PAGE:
It’s a usual scenario: You’re out on the road when you suddenly hear a strange noise from under the hood. When this happens, there’s a good chance you are dealing with an engine knock.
This occurrence is not a good sign and may even lead to more serious engine trouble if unresolved. There are a number of remedies to reduce engine knock, such as using thicker engine oil.
But will thicker oil stop engine knocking completely? A quick answer for you is no, as it can only be a short-term solution. Read along and learn how this go-to solution may save your engine.
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Can Thicker Oil Stop Engine Knocking?
The key to knowing whether a thicker oil can stop engine knocking is understanding what an engine knock is and what triggers this alarming sound.
1. What is an engine knock
As the term suggests, an engine knock does sound like a knock or tap on the door, although a bit deeper. It occurs when there is an imbalance of air and fuel in one or more cylinders of your engine.
You usually hear an engine knock when the engine is running, and the sound can become more frequent and louder as the vehicle accelerates. There are times when you can also hear it, even when the engine is idle.
2. Causes of engine knocks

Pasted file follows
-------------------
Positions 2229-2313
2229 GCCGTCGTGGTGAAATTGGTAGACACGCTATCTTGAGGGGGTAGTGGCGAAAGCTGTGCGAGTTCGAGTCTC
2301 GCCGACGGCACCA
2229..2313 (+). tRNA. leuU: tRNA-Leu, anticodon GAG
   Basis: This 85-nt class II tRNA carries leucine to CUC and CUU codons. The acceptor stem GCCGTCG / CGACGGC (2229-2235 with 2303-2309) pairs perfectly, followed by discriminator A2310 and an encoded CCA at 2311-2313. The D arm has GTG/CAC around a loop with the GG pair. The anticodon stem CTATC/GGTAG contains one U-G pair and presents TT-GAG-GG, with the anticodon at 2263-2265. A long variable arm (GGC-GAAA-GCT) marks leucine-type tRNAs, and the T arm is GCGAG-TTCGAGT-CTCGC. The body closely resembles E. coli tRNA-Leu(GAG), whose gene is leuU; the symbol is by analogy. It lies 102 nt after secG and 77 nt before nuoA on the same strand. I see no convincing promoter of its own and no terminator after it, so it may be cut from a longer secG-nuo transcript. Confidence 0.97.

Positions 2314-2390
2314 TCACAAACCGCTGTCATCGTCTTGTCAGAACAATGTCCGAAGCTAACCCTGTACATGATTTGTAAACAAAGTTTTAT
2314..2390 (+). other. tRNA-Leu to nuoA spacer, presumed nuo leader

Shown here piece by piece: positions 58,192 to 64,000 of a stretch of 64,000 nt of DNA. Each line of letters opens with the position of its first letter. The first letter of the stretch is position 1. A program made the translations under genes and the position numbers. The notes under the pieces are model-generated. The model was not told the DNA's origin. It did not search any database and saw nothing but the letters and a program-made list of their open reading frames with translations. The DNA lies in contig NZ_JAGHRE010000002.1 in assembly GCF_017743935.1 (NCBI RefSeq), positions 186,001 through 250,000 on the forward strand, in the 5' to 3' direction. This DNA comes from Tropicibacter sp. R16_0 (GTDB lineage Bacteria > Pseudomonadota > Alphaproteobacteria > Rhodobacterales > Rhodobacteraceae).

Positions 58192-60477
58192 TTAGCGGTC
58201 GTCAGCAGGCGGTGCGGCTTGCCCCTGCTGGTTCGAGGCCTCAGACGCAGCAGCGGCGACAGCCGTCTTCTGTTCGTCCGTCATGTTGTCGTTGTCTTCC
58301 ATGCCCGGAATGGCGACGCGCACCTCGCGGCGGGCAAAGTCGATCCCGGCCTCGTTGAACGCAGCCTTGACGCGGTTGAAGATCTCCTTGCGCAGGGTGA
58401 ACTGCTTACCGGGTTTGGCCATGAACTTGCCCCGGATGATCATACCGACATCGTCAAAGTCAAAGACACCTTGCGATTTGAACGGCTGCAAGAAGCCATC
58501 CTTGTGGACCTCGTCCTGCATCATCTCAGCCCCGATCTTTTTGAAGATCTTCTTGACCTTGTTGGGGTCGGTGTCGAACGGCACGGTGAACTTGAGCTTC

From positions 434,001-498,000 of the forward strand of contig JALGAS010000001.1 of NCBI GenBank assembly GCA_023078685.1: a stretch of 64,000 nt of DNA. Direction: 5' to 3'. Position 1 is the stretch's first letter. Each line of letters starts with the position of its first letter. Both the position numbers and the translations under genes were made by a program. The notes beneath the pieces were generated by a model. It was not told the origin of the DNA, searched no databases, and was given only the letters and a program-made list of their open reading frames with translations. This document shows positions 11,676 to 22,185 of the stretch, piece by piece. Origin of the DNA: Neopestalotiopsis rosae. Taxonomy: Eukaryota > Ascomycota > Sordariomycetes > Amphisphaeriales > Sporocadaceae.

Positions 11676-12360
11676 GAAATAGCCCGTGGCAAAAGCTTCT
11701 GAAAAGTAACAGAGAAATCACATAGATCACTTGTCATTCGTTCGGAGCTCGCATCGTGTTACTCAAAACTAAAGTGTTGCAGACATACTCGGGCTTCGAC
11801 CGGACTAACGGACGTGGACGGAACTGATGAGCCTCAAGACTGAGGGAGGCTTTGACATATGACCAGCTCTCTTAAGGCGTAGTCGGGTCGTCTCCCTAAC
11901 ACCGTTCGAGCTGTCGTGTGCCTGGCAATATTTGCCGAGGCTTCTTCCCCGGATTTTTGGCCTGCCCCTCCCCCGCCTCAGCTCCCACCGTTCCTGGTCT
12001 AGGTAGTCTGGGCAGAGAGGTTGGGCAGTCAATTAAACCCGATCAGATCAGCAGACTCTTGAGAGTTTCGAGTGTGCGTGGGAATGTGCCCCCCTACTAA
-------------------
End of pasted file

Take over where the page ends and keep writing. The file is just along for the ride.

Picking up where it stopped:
Other factors that may lead to an engine knock include bad-quality fuel, wrong spark plug timing, worn-out bearings, and clogged cylinders.
3. Thick oil as a solution
Using a thicker oil is commonly suggested to quiet engine knock as it provides a lubricating film to reduce the metal-to-metal contact within the engine which causes the unlikely noise.
While it helps lessen the sound, it should not be construed as an end-all engine knock treatment and may not be effective in all situations.
A thicker oil may only reduce the knocking sound in these cases:
- Lifter noise – Using thicker oil may stop lifter noise, but only if it is caused by worn-out lifters and not when lifters are out of adjustment.
- Rod knock – A rod knock means there is a problem with the internal moving parts of the engine. A thicker oil may extend the life of an engine with rod knock, but be reminded that this is just a temporary solution.
- Oil shearing – Shearing happens when the oil becomes thinner due to high pressure and temperature. As the oil loses its viscosity, the metal parts are not properly lubricated, thus making a knocking sound.
In some cases, using an oil additive for rod knock may help lessen the noise, but make sure you use the right additive because it might cause more harm to your engine.
When Thicker Oil is Not Enough
As mentioned earlier, thicker oil is merely a band-aid solution to an engine knock and does not address the root cause of the problem. There are instances when not even the thickest motor oil will put an end to your dilemma.
It is, therefore, helpful to identify the various underlying causes of an engine knock and have them fixed accordingly as soon as possible. Here are some of them:
1. Carbon deposit build-up